Auto Dealers Thrive as SUV Sales Rise

YOUNGSTOWN, Ohio — A little under two years removed from major storm damage to Sweeney Buick GMC, the vice president of the dealership can see the light at the end of the rebuilding project. 

Concrete for the new showroom was set to be poured the week of Oct. 7, marking the beginning of the end of a process that began in November 2017, after a wind shear destroyed much of the roof and caused a wall to collapse. 

“It almost doesn’t seem like it was that long ago,” says Alexa Sweeney Blackann, vice president of Sweeney Chevrolet Buick GMC, noting the new store should open in March. 

The current Buick and GMC dealership will be demolished after the move and converted into more lot space, she says. And that extra room is much needed. 

“We look at both dealerships as one entity. We’re up year-over-year at both stores and with used cars,” she says. “Our method has always been to focus, rather on what’s going on outside, on what we can control. That starts with customer experience.”

Outside their control is the ongoing United Auto Workers strike, which has stopped production at General Motors. The strike hasn’t much affected the Sweeney dealerships yet.

“We’re in a good position because we carry a lot of inventory anyway,” she says. “We also put thought into parts ahead of time so service wouldn’t be disrupted. We stockpiled and gave them more inventory room.”

The two Sweeney stores – Chevy on the western side of Market Street in Boardman and Buick GMC on the eastern side – have been a fixture at the top of local sales charts compiled by the Greater Cleveland Automobile Dealers Association, with one of them topping the list four months this year. When it hasn’t been in the top spot, Sweeney Chevrolet has been the No. 2 dealership all but once.

Overall, new-car sales in the Mahoning Valley – measured by registrations filed with the Ohio secretary of state for addresses in Mahoning, Trumbull and Columbiana counties – are up 6.4% through the first nine months of 2019, totaling 25,380. 

Still driving the market are SUVs and trucks, Sweeney Blackann says.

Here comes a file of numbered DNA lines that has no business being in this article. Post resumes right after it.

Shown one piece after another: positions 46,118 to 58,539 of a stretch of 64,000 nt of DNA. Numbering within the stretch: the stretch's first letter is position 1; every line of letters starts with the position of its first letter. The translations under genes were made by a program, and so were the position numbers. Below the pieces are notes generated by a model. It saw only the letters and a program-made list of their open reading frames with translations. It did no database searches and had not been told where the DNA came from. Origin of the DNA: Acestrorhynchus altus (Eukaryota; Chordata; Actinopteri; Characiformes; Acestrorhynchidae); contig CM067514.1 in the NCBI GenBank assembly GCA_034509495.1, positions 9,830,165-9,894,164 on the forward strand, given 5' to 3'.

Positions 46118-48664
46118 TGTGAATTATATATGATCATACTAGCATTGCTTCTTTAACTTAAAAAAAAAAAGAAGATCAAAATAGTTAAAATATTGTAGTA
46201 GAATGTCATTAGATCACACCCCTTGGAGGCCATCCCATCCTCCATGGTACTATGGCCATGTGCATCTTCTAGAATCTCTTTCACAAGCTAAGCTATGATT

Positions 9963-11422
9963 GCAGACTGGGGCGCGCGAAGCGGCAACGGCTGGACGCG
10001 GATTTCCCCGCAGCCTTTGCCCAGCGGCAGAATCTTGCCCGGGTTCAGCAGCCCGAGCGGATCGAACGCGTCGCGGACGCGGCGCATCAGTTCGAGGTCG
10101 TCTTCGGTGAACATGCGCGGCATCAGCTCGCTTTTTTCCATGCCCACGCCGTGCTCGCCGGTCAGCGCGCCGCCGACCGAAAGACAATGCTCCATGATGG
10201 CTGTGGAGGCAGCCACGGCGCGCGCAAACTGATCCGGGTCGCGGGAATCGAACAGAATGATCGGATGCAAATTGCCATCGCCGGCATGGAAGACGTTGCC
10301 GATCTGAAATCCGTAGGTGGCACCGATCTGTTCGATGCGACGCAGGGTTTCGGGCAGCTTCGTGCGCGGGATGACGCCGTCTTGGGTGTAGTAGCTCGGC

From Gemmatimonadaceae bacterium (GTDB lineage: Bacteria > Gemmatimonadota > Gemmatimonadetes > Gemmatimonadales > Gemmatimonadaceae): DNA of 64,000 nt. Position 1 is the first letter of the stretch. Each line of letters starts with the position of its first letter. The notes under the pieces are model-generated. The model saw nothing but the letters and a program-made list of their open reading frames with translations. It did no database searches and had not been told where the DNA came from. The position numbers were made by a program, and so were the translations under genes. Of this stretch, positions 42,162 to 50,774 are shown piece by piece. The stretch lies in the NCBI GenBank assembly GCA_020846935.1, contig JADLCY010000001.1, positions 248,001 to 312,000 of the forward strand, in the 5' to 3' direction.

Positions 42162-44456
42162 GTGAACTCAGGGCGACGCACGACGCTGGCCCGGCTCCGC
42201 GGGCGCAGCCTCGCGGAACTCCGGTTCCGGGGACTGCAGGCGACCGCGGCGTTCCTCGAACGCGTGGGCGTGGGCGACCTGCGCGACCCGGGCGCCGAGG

“October is [Chevrolet’s] Truck Month, so we’re moving a lot of those right now. The new Blazer, it seems people are starting to want that and it’s getting better. All of the SUVs are always popular,” she says. 

At Scheidemantle Motors in Hermitage, Pa., it’s a similar story, says salesman Jeff Crivelli. The Chrysler, Dodge, Jeep and Ram dealership has seen the new Jeep Gladiator – the brand’s re-entry to the pickup market – move quickly, along with the Jeep Cherokee on both the new- and used-car markets.

“It’s the quality of the Cherokee. It’s built tougher. And those four letters – J-E-E-P – make it better for resale. The value is closer to retail than anyone else,” he says of the model, noting that about a quarter of sales at the dealership last month were Cherokees. On one day in September, he adds, the store sold eight Cherokees between its new and pre-owned sales departments.

Nationally, the Ram pickup line overtook the Chevrolet Silverado as the No. 2 pickup truck behind the Ford F-150. Sales of the Ram truck so far this year have totaled 461,115, up 23% from the first nine months of 2018.

Likely helping Scheidemantle’s numbers is the larger shift in the market toward crossovers and SUVs, Crivelli adds.

“A lot of crossover [sales result] because people are starting to get away from their SUVs. People who are buying those are usually getting them because it still has that all-wheel drive and it’s got better mileage,” he says. “If you want to buy something full-size, you’re still looking at $65,000.”

For Rob Fellman, owner of Boardman Subaru, that played into the manufacturer’s wheelhouse, he says, as the Japanese automaker has long focused on crossovers before the term came into vogue over the past decade. Boardman Subaru is also a fixture in the top-five sales chart of the Mahoning Valley, a position it’s moved into since an expansion was completed a few years ago.

“We’ve been increasing ever since we bought the store back in ’05. Subaru has really started improving their product and we started selling every car we could get,” Fellman says. “We want to be the biggest and best dealer out there, not just the best Subaru dealer.”

While domestic automakers still account for most sales in the area, foreign manufacturers such as Subaru are making deep inroads, with Taylor Kia of Boardman also making a few appearances at the top of the Greater Cleveland Automobile Dealers’ sales list. 

“All but one model are all-wheel drive; so they all fall into that SUV or crossover category that’s become really popular,” Fellman says. “And while Ford and GM are doing away with their cars, Subaru has a couple of sedans, the Impreza and Legacy, that do very well. People still want sedans.”

Unlike the Sweeney stores, however, Fellman says he doesn’t have more plans to expand.

“At this point, we’re working at max capacity. We’ve got eight acres and 40,000 square feet and we’re still running out of room,” he says. “As far as expansion, there’s nothing definite but we’re always looking for new opportunities.”

Pictured: The new Sweeney Buick GMC store should open in spring, says vice president Alexa Sweeney Blackann.

Copyright 2024 The Business Journal, Youngstown, Ohio.